Without Chemicals

Hand weeding can be an effective way to get rid of creeping charlie without chemicals. However, this process will only work if the plant hasn’t established a stronghold in your yard. You must keep pulling the ground ivy out for some time afterwards to make sure that you’ve gotten rid of all of it and that it’s gone for good. It’s also a good idea to take the added precaution of wearing gloves while doing so because some people are severely allergic to ground ivy. Do keep in mind that it’s easiest to weed just after a rainstorm or after your garden has been watered.

You can also make life less pleasant for old charlie by reducing the amount of shade in your yard and regularly mowing the grass to the recommended height. A lush lawn will provide you with some protection from this weed. Just make sure that you select a lawn grass that’s suitable for your area or you may have difficulty getting it to grow. You’ll also want to avoid over watering your grass, because this can encourage creeping charlie to pay you a visit. (About an inch is enough for most varieties.)

Another method of keeping ground ivy from taking over is to improve your yard’s soil quality and overall drainage. Keeping your garden neat and well-pruned is important for many reasons, primarily that it encourages airflow and will subsequently help reduce problems such as creeping charlie. Of course, mulching your flowerbeds can additionally help keep ground ivy out. It might even be a good idea to use shade plants as a filler in wooded or moist areas instead of attempting to have a lawn there. Growing desirable plants that flourish in damp, shady environments instead will leave little space for problematic weeds.

Using Boron

Before attempting to use borax as a weed killer, you should be aware that this method is generally discouraged by college agricultural departments. However, this treatment does appear on a variety of websites as an effective way to get rid of creeping charlie.

The process is to first dissolve 10 ounces of borax in 4 ounces of warm water. Then you should add 2.5 gallons of water to it and blend that together. Finally, the mixture should be sprayed on the affected area. You’ll need to apply the mixture during periods of dry weather in order to obtain the best results. Getting the amounts in this formula right is very important because otherwise the process could destroy your yard. You could easily end up with toxic soil and even more problems if you’re not careful.

You should also keep in mind that boron is hazardous to other plants and animals when it’s encountered in large quantities. It is certainly not good for other plants. Too much of it can cause them to grow slowly or turn yellow. Using borax may additionally make it hard for the lawn to regrow where the treatment was applied. It could even be bad for the environment over time. However, more research is needed before that theory can be accepted as a fact.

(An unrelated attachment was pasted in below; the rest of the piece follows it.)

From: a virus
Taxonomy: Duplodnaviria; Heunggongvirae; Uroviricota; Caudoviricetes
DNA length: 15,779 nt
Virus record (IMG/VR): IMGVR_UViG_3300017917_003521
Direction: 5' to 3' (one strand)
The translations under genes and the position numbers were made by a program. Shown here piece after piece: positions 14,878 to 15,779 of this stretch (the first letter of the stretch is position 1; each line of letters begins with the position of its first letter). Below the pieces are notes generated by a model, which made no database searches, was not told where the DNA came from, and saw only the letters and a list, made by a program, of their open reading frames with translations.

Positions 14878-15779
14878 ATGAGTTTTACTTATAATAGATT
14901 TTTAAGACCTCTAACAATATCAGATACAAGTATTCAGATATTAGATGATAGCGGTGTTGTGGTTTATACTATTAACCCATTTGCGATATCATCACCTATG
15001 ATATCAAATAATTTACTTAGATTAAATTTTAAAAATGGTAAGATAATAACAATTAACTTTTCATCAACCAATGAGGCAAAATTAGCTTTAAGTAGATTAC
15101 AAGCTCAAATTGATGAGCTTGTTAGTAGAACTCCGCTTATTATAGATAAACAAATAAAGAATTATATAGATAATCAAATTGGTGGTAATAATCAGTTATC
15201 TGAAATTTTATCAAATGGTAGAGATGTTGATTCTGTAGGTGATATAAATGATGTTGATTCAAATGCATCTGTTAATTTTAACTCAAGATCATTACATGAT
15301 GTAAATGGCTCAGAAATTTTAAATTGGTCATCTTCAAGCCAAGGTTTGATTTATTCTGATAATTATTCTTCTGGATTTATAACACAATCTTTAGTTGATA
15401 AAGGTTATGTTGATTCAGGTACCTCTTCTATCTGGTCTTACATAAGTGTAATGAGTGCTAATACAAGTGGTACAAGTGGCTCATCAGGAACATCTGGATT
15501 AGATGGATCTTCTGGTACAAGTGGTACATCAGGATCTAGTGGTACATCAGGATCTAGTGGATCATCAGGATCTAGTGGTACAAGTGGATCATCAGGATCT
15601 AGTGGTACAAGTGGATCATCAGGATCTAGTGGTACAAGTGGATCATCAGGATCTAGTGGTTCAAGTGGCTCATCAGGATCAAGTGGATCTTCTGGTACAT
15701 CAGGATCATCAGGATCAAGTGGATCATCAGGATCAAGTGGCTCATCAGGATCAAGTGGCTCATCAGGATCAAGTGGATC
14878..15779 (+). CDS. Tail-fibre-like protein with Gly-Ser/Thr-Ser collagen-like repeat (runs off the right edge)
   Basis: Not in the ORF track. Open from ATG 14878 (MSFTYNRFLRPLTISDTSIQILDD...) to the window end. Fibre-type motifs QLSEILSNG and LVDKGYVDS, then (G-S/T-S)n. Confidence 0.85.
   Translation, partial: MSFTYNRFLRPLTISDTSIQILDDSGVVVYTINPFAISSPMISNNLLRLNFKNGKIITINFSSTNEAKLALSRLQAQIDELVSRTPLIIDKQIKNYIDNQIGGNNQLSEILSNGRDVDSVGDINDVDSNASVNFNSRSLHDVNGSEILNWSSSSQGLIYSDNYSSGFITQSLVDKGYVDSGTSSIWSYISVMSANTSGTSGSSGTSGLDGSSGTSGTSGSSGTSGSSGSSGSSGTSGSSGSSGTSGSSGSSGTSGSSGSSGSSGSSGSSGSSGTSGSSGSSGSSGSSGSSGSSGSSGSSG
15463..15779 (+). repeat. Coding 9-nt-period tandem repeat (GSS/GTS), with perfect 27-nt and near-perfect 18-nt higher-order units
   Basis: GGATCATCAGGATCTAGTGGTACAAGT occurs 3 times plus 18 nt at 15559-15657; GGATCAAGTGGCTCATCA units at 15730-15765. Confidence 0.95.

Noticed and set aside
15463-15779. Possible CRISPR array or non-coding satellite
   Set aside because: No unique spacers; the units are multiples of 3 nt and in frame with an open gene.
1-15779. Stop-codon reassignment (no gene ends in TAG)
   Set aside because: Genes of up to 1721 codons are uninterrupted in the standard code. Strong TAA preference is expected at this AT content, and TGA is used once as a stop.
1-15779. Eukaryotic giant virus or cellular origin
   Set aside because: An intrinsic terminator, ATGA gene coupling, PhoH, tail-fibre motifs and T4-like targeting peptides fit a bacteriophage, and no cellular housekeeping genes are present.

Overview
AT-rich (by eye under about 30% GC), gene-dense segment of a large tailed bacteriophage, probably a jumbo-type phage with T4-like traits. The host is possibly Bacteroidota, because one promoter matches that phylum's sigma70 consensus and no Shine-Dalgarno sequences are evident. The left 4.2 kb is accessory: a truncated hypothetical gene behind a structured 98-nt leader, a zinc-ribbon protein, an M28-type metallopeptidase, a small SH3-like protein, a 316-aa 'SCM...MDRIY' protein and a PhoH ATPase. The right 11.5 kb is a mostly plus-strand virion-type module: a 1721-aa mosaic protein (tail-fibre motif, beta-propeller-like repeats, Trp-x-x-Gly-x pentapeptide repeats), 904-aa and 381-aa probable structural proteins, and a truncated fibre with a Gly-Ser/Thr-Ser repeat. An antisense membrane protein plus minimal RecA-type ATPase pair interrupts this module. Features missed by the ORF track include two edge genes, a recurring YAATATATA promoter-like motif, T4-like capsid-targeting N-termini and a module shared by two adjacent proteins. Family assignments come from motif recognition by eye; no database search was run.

By Fertilizing

Using a large amount of nitrogen on your lawn can help eradicate this weed. Chelated iron is another effective treatment because it burns creeping charlie. The downside is that it must be applied over the entire lawn, unless you want random dark green patches all over your grass. Applying chelated iron can also be an expensive treatment method.

Other Uses of Creeping Charlie

The ancient Saxons once used creeping charlie as part of their beer brewing process. It was generally used to clarify the beverage and give it some flavor. This plant has also been used as substitute for rennet in the cheese making process. Various species of wild bees still feed upon ground ivy, making it useful in that regard.

In Traditional Medicine

The plant can be used to concoct a vitamin-rich tea that’s no doubt helpful for a variety of ailments. Creeping charlie was once used to treat minor problems such eye inflammations, common colds, headaches, and ringing ears. Another historical function of this plant was to clean the internal parts of the body. Ground ivy was used in this manner to cure kidney problems, urinary tract infections, and indigestion. Lung and respiratory problems, such as bronchitis, have also been treated with creeping charlie in the past. However, you should never use any plant for medicinal purposes without first consulting an accredited physician or herbalist.

As an Edible Green

This easy-to-grow plant was traditionally eaten cooked and in salads, which is no doubt because it’s has a pleasantly spicy flavor. It’s additionally said to be full of antioxidants and vitamin C.

Despite the fact that creeping charlie has been consumed for centuries, there still remains some scientific concern over its edibility. After all, the plant does contain the same harmful chemicals that are found in pennyroyal, which can damage the liver and induce abortions. However, these compounds are present in creeping charlie in much smaller amounts. No matter what ground ivy’s debatable effects are on human beings, the plant is clearly poisonous to cows and horses. It can even make house pets sick if they eat enough of it.


Understanding how to kill weeds, creeping charlie in particular, is a topic that affects anyone who takes pride in their yard’s appearance. After all, there is nothing worse than a weed that won’t go away no matter what you do. I hope that this tutorial on killing ground ivy has helped you tackle that problem with aplomb and move on to the next item on your to-do list. Of course, please feel free to add your own comments in the section provided below and don’t forget to share the article with your friends if you’ve enjoyed it.


The Green Thumbs Behind This Article:


Kevin Espiritu
Founder

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3 thoughts on “Creeping Charlie: How to Get Rid of Ground Ivy”

  1. I DO NOT WANT to get rid of my ground Ivy. I love it!!
    Something is destroying my 5′ by 50′ bank of ground Ivy.
    Area already destroyed i.e. about 3′ by 15′
    What can I do to stop this?